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For those from Senegal or very familiar with the way women show up in Senegalese, there are certain words that come to mind when you think of “The Typical Senegalese Woman.” Submissive. Quiet. Obedient. Well-put together. Dignified. Sassy but soft at the same time. She always have my hair done, never talks too loudly, and never strays from the prototype.
There’s nothing wrong with that description above. It’s just there’s a new type of Senegalese woman emerging and that’s the loud, outspoken, tatted, back talking, go-getter, and unapologetic one. With the influence of social media and new sisterhood bonds, the Senegalese woman can show up in many different ways in today’s world.
It’s taken me quite some time to write this piece as I was having severe writer’s block. I tossed around the idea that there were always different types of Senegalese women and what we may know as the “rebel” is not a novelty. Then it dawned on me that I can only speak about my experience growing up and I thought about the very first series I did when I stated this blog: the “Jigéén Dafa Wara…” series. The was a series of short stories all about challenging the “typical Senegalese” attributes of a woman. I recommend you take a look at those short stories for a view of what may be influencing some of the stereotypes we may have.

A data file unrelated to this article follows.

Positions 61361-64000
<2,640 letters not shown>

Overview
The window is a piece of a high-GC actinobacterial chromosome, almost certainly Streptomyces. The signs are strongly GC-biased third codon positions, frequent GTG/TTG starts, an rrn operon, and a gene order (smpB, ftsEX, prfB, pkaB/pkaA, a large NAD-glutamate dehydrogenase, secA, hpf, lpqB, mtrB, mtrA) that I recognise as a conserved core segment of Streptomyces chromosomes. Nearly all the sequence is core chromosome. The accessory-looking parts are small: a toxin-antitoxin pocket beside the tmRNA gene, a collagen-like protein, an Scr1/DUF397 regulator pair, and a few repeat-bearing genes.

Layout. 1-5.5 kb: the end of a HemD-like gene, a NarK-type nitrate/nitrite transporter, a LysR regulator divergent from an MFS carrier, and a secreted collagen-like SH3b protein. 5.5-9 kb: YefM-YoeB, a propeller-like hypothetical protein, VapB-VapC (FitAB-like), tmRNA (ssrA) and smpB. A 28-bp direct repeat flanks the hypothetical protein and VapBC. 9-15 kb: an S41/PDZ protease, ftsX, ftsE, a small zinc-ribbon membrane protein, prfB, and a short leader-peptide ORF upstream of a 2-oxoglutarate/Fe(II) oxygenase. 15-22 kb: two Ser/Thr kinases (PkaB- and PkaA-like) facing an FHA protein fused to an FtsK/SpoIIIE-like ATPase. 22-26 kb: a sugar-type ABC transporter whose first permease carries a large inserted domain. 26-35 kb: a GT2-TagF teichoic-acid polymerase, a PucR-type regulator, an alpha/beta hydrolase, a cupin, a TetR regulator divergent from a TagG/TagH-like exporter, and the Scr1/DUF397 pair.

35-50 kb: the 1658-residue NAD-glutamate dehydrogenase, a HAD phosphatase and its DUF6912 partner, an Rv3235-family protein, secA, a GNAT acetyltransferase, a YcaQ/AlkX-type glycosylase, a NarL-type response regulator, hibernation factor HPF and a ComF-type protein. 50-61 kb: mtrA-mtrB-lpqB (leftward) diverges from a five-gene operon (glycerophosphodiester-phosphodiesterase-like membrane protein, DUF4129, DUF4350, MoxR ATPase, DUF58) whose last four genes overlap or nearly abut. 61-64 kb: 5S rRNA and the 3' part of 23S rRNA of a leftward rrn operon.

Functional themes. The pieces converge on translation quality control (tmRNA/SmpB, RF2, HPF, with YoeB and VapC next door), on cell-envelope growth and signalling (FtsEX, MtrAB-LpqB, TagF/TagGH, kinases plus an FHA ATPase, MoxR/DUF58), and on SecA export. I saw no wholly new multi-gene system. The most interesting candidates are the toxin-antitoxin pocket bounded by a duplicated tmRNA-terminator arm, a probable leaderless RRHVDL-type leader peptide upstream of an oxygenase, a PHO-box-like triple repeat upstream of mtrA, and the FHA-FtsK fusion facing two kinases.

For this piece, I want to talk about those times when we may see a Senegalese woman and that initial gut reaction when they don’t look like the “typical Senegalese woman.” Like the woman in the picture below, I think we all have initial thoughts such as:
“Maybe she’s not full Senegalese.”
“Maybe she was born in the U.S.”
“Oh she’s wild!”
I think over time, that initial gut reaction has diminished and we start to think and say things like:
“Wow, she’s so confident.”
“I love her authenticity.”
“I know that’s right!”
So maybe those were corny…apologies for that. But you get the point! What I am getting at is we’re starting to embrace the many versions of the Senegalese women that appear on the spectrum. There’s no longer a prototype and mold that must be fit. We’re able to exist as human beings, as individuals, without being tied to distinct attributes alone.
Another trend I’ve noticed is more business minding and less judging. I don’t think that will ever go away completely. In a recent Joko Podcast episode (Season 2, Episode 7), co-hosts Arame and Aida (that’s yours truly :)) talk about “Social Media Posting While Senegalese.” The episode explored the “”double life” many Senegalese-Americans live due to external pressures to present oneself in a particular way on social media. This “particular way” is the typical Senegalese image of being pious and responsible. While those are amazing attributes, it sometimes does not leave any room for self-expression, social experimentation, or making mistakes. There’s always a jury that’s on the other side of the screen waiting to brand you. But as I hopefully stated, I have noticed more of minding one’s business and just being ourselves, no matter how tightly or loosely that ties with the standard cutout.
What I challenge you to do is to erase that image of the perfect Senegalese woman from your head, if you have one. Instead, allow space for the nuanced experiences and personalities we have! I’ll be honest that not all my thoughts made it to this post as I am still sorting through some of them but I see beauty in that. There’s a lot of runway for this discussion to evolve – I invite you to share your ideas in the comments section! What’s been your experience regarding this topic?